In 2012, when he was just 19, Koirala took it upon himself to champion this cause, setting up a small shop in his hometown to sell traditional handicrafts. He quickly came to learn about the spending power of the Chinese.
"Chinese tourists really like our local handicrafts, and they would often buy in bulk. Given that they were my biggest customers, I started learning Mandarin to better communicate with them," he said.
Eager to learn more about China, Koirala traveled to Shenzhen, Guangdong province, Chengdu, Sichuan province, and Beijing in 2013 to visit some of his customers and do some sightseeing. In 2015, he started attending trade fairs in China to expand his sales channels.
In 2020, Koirala decided to expand his product lineup to include handicrafts made by the Women's Skills Development Organization, a nonprofit organization that focuses on helping disadvantaged and marginalized women in Nepal through skills training.
His reason was simple — he wanted to continue helping his nation by allowing his disadvantaged compatriots to tap into the new opportunities presented by the CIIE.
One of the WSDO handicrafts that Koirala sells in Shanghai is the Ranju bag, which was designed by an acquaintance of the same name who had lost her family during the 2015 Gorkha earthquake. Having witnessed how WSDO helped the woman not just regain her footing, but also thrive in life, Koirala knew the organization would be an ideal fit for both his business and his conscience.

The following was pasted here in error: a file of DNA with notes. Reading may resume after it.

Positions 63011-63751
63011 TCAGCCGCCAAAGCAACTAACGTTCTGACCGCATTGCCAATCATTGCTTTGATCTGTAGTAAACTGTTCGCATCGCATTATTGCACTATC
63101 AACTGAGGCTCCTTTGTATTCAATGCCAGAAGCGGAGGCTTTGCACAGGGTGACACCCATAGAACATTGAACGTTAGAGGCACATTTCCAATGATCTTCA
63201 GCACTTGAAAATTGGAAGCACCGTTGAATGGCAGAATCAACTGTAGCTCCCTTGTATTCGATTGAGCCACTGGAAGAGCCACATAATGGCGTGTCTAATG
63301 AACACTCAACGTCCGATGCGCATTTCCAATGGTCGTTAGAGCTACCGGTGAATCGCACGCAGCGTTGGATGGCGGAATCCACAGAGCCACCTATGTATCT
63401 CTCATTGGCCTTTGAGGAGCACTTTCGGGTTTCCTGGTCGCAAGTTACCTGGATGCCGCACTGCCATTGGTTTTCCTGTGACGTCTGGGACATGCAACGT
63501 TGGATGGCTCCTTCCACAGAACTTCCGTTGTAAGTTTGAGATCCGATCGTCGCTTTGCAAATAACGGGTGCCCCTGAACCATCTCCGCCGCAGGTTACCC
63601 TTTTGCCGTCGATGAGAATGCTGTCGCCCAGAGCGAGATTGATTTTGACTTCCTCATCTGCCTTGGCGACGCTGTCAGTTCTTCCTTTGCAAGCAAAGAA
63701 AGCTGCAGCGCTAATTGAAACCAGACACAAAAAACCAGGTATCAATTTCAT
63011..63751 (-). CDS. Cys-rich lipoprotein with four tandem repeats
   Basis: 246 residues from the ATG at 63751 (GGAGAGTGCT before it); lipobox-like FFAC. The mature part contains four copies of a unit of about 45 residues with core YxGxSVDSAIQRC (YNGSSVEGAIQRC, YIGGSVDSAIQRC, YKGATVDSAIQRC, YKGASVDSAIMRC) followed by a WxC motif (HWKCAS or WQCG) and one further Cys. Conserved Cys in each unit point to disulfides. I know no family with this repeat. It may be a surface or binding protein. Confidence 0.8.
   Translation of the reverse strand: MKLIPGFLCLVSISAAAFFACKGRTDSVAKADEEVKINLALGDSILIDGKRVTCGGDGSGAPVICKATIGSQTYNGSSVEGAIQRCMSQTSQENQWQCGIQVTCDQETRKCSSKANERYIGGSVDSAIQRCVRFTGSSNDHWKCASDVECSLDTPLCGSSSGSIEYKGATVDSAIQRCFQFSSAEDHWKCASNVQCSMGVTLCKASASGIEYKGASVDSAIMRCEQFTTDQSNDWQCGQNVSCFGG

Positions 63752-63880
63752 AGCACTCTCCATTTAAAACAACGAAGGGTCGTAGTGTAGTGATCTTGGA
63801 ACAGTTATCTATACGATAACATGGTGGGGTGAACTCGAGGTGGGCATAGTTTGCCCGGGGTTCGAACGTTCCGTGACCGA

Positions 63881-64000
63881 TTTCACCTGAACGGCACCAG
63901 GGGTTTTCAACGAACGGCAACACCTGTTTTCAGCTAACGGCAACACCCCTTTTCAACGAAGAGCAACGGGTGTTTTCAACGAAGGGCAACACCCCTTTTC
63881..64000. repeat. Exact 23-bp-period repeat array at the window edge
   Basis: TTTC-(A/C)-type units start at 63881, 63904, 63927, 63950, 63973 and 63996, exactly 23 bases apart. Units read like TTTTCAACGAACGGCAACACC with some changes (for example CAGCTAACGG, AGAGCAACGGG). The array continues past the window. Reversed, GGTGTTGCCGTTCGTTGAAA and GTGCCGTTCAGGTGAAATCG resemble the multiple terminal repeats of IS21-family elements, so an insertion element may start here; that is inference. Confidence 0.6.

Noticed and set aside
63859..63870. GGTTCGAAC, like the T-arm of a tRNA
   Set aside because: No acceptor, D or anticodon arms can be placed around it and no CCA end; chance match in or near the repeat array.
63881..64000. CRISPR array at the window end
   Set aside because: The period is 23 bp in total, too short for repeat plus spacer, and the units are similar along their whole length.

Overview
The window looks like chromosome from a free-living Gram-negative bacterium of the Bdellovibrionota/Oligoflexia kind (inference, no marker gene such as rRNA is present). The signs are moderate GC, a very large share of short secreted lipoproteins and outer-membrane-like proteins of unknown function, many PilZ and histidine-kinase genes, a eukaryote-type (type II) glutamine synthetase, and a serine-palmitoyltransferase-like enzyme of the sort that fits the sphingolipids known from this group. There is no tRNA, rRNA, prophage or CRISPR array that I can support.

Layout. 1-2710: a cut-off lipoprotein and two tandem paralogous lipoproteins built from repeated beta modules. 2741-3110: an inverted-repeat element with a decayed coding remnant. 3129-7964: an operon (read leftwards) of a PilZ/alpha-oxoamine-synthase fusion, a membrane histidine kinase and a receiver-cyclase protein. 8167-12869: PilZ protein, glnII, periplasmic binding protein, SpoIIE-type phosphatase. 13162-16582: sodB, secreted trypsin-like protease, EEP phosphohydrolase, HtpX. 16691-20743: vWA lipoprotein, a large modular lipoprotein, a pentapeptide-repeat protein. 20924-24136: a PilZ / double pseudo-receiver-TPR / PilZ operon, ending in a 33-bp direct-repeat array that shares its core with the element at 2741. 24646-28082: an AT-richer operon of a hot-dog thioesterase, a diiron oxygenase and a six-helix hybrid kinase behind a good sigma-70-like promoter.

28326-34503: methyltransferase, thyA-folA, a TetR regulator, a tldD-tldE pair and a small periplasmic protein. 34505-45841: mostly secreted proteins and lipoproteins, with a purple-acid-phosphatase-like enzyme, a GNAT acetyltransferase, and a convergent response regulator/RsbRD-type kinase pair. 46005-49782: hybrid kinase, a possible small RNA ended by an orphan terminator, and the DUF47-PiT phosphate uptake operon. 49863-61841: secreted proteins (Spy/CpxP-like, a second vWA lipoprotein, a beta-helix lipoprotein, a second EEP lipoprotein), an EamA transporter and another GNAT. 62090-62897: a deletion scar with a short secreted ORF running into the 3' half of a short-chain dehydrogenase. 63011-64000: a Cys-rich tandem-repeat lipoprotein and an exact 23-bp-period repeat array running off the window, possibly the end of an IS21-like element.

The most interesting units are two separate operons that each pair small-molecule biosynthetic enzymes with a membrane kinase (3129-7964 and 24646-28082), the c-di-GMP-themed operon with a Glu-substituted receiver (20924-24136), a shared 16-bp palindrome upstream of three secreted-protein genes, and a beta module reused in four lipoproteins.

"I feel happy selling WSDO products because they are Nepalese handicrafts and they are for a good cause," he said.
"Many of the women who make these products have sad backgrounds. Some of them have been abandoned by their husbands, and others have lost their families and have nowhere to go. When I help sell these handicrafts through the CIIE and my company, I am in a way helping improve their lives."
Koirala also makes it a point to work with artisans living in remote regions like Manang and Mustang as they usually have little to no means of selling their crafts.
Acts of kindness
But Koirala's acts of kindness have not been limited to his home nation. Earlier this year, when Shanghai was locked down due to COVID-19, the kind man signed up to become a volunteer, helping deliver supplies to members of the Fenglin Road community in Xuhui district.
"Many of the people living in my community are elderly citizens, so I felt it was necessary for young people like me to lend a helping hand with moving heavy supplies. I also thought it was the right thing to do because China had previously rendered much aid to Nepal during the pandemic," he said.
This penchant for paying it forward, Koirala muses, likely stems from his mother, who he describes as ever willing to help those in need. He recalls how she never hesitates to lend money to friends and relatives despite the constant nagging she receives from him.
"We're a family of farmers. We're not rich. But whenever someone pops by the house in need of help or money, she never refuses. I only found out the value of her actions when I got older — I realized that whenever she was in a bind, all those whom she had helped before would quickly come to her aid," he said.
"I learned that what goes around comes around. This is the beauty of kindness."